Today I’m going to talk about a guy whose personal blog turned into his dream job – a gig that was not running a blog.

As the Alaska Dispatch News headline puts it, “Anchorage man turns hobby into NBA front office job.”

Seth Partnow, 39, told the newspaper that his job “feels, to some degree, almost like a fantasy camp.”

Not bad for a guy who started blogging about basketball because he was a total stats nerd.

Partnow, who has degrees in economics and law, was working at his family’s educational consulting firm. Yet he was so passionate about the game of hoops that he spent 120 hours researching and writing an article about “rim protection and an examination of the Golden State Warriors’ rapid pace of play.”

That article, and others, got published on sports blogs. In 2013 he started his own blog but kept writing for other sports sites. And he started getting noticed, his work being referenced by national media covering the National Basketball Association.

The Milwaukee Bucks team hired him part-time as a consultant in May 2016. Four months later he was offered a full-time job as director of basketball research.

Partnow’s jump to hyperspace took about two and a years, from freelancing to blogging to getting hired by a pro team. And he loves, loves, loves his job.

“I still pinch myself walking into the building every day,” he says.

More than one way to blogging success

Maybe your niche isn’t sports. Perhaps you’d rather write about fashion, personal finance, parenthood, classic cars, or antique pickle forks. There’s a blog for every niche out there.

Thing is, there might also be paying work out there. Some of us make money as freelancers, or from teaching courses* or placing ads on our sites. (And some of us do all three.)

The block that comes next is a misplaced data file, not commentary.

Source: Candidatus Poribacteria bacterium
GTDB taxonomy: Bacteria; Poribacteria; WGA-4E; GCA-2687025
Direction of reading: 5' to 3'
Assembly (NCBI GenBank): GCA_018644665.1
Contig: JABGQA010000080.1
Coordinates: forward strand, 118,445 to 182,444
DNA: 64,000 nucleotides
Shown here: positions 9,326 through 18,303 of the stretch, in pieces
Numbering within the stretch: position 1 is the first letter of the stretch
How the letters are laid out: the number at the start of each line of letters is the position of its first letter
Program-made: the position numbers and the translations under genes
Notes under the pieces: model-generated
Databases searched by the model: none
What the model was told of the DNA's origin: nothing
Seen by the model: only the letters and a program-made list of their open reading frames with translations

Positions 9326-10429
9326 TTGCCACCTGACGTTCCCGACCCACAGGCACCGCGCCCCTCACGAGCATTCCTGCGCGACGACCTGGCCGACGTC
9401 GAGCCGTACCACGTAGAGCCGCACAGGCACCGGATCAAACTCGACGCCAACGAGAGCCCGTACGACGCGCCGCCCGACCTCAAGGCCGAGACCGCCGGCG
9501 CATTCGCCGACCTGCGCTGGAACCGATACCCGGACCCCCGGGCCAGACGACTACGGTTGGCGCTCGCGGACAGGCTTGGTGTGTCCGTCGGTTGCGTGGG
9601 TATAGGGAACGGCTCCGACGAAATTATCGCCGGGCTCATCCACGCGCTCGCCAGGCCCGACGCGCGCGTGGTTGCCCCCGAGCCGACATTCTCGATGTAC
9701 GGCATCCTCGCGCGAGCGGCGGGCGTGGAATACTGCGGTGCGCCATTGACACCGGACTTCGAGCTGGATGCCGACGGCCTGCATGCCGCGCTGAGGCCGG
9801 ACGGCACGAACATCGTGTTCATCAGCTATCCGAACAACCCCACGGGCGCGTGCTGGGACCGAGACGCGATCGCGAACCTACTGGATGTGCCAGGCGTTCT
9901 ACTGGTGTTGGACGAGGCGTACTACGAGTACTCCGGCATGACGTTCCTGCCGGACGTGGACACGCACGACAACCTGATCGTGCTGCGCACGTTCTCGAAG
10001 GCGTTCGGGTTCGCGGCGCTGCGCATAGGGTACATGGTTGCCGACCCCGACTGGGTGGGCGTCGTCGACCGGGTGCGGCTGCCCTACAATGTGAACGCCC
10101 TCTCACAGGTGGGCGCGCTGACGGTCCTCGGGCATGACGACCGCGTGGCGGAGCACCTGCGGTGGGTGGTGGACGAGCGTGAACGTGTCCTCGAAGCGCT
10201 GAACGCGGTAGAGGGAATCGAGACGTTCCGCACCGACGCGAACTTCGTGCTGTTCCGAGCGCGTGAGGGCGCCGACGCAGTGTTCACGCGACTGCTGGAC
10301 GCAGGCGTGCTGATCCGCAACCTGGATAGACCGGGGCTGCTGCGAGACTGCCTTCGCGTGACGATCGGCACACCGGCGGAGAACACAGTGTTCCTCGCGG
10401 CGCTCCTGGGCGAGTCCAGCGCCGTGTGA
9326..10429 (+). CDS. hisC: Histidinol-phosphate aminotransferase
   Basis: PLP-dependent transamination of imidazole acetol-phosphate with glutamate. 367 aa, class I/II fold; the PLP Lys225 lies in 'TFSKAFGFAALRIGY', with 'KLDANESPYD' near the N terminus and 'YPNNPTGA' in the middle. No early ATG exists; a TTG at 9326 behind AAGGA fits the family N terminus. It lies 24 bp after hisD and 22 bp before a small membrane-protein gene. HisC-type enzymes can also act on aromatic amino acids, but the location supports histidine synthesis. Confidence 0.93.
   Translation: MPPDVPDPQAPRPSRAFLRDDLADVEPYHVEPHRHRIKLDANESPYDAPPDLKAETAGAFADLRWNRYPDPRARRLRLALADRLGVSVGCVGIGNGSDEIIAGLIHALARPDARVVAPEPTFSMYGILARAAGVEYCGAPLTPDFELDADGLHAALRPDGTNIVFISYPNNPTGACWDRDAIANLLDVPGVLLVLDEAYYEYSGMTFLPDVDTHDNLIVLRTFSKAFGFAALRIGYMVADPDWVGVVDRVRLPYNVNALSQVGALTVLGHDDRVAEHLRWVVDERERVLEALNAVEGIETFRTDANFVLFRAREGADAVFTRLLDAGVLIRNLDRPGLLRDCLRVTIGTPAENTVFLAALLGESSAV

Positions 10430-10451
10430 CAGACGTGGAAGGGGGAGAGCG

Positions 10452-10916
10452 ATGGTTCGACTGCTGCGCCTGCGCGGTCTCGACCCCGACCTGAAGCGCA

But as Partnow has shown, a blog can get you noticed in ways you can’t even imagine. That’s not the only reason to write, but it’s a good one.

Suppose your well-written and -researched posts about social media or frugality or fashion or those antique pickle forks were to get the attention of an organization or business that needed good writers. Suddenly you’d have the pleasant dilemma of “keep writing evenings and weekends and hope to make money at it some day” vs. “take this full-time job doing what I love to do.”

That happened to me way back in 2007, when MSN Money hired me to create its Smart Spending blog – based on some freelance pieces. I went from “hope I can finish this midlife university degree and pay off my divorce-related bills” to graduating magna cum laude and without a dime of debt.

Here’s wishing that this kind of dilemma shows up on your doorstep, and soon. In the meantime, keep doing what you do – and never stop working at what you do. Blogging success may or may not happen overnight, but improvement is an essential habit.